That kind of expectation will no doubt seem over the top to some, or even many, but it quite biblical.

Now we speak about these things, not because any of us would actually be clueless in such situations. I think most of us would clearly see that hatred or lust are things that must be repented of, and not coddled. We wouldn't instruct anyone to simply repress/suppress their sinful desires, for even the heathen do that. Christians have much better tools than repression for tearing down strongholds! Grace and repentance. If the brother who hates is a murderer, and the brother who lusts an adulterer - then the one who hates, or the one who lusts must repent of their wicked desires - just as a "real" murderer must repent of the same hate, and a "real" adulterer must repent of his lust.

I say again, we ask these things not because we are concerned with murder, hatred, lust or adultery - but we ask such things in order to see clearly how we are to deal with them. We first look at what ought to be cut and dry, then move onto the more nuanced, more clouded, more debated, and more difficult.

Let's consider then the homosexual Christian.
Do we accept a homosexual into our congregation who, while willing to abstain from expressing outwardly his or her homosexual desires, is never the less convinced that he or she is in bondage to such desire, and therefore doesn't have to repent of it?
What are your thoughts, and ... be reasonable.
-Anonymous Regular Vistor at RR

Thursday, March 19, 2009

The Inspiration and Endurance of the Old Testament

(Chris has a blog called Bible Thoughts that you can find by clicking on the link in his name, below. He calls himself an Arminian, but he doesn't believe one can lose their salvation. I have found a lot of things on his blog to be very helpful. He has a lot of great verse studies in his sidebar. Thanks for letting me post this brief thought, Chris.)

Guest Post
The Inspiration and Endurance of the Old Testament by Chris Skinner

The words of the Lord Jesus in Matthew 5:17-20:
17 Think not that I am come to destroy the law, or the prophets: I am not come to destroy, but to fulfil. 18 For verily I say unto you, Till heaven and earth pass, one jot or one tittle shall in no wise pass from the law, till all be fulfilled. 19 Whosoever therefore shall break one of these least commandments, and shall teach men so, he shall be called the least in the kingdom of heaven: but whosoever shall do and teach them, the same shall be called great in the kingdom of heaven. 20 For I say unto you, That except your righteousness shall exceed the righteousness of the scribes and Pharisees, ye shall in no case enter into the kingdom of heaven.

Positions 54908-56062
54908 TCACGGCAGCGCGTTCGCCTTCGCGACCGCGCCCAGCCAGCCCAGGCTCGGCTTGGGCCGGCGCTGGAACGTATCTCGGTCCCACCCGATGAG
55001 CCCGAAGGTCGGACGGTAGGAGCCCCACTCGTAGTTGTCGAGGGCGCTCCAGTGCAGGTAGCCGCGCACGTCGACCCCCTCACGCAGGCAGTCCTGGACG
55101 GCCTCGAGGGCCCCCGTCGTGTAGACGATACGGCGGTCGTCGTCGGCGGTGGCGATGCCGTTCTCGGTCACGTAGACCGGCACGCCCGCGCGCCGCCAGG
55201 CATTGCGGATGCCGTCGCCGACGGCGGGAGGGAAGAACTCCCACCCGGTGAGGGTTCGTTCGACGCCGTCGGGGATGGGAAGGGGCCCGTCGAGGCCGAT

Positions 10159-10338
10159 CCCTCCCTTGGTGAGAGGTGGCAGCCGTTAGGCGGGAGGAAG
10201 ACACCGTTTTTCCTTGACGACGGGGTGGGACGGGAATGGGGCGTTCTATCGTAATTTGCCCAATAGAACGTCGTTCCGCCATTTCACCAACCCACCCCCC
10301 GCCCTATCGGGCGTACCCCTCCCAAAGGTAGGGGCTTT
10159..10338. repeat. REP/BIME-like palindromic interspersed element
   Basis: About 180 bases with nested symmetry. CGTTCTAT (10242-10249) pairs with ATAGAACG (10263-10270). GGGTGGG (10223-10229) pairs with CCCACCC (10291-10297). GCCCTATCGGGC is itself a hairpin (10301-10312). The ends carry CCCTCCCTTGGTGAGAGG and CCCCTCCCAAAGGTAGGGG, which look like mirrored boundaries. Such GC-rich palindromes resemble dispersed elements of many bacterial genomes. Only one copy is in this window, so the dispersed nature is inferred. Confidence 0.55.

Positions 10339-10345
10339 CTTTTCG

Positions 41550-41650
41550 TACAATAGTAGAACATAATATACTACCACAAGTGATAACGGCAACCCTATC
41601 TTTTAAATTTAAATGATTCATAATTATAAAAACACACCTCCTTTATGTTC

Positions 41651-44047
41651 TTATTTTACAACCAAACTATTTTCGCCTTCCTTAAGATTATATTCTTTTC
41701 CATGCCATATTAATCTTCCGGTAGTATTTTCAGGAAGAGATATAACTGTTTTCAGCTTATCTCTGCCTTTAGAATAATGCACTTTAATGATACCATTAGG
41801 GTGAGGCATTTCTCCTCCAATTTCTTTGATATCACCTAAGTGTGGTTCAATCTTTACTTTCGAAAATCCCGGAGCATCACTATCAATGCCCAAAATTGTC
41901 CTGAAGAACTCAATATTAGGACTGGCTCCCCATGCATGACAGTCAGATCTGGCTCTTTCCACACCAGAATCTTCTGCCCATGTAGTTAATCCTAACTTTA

This verse is often used by many to prove that the Mosaic Law is still in effect. Understood this way, it poses a problem for all believers. Covenant theologians maintain that the civil and ceremonial law has passed away and argue that the Lord was referring here exclusively to “the moral law”. This view is untenable because, as discussed earlier, there is no basis for this distinction. Furthermore, if this was the case, Jesus would have explained this clearly to his audience as it would have been a foreign concept to them. Jesus was a Rabbi and first century Judaism never made these distinctions.

Jesus lived under the dispensation of the Mosaic law which did not end until his death. What did he mean when he stated that no jot or tittle shall pass from the law? A jot is the smallest letter in the Hebrew language. He is referring to the Law in it's broader usage, the entire Old Testament. Jesus is not saying that Law of Moses is operational for all time, but affirming the inspiration, infallibility, inerrancy and preservation of the Hebrew Scriptures.

The word “fulfil” according to Strong's Dictionary means “to make replete...satisfy, execute (an office), finish (a period or task), verify (or coincide with a prediction), etc.: - accomplish, X after, (be)complete, end, expire, fill (up), fulfil, (be, make) full (come), fully preach, perfect, supply”1.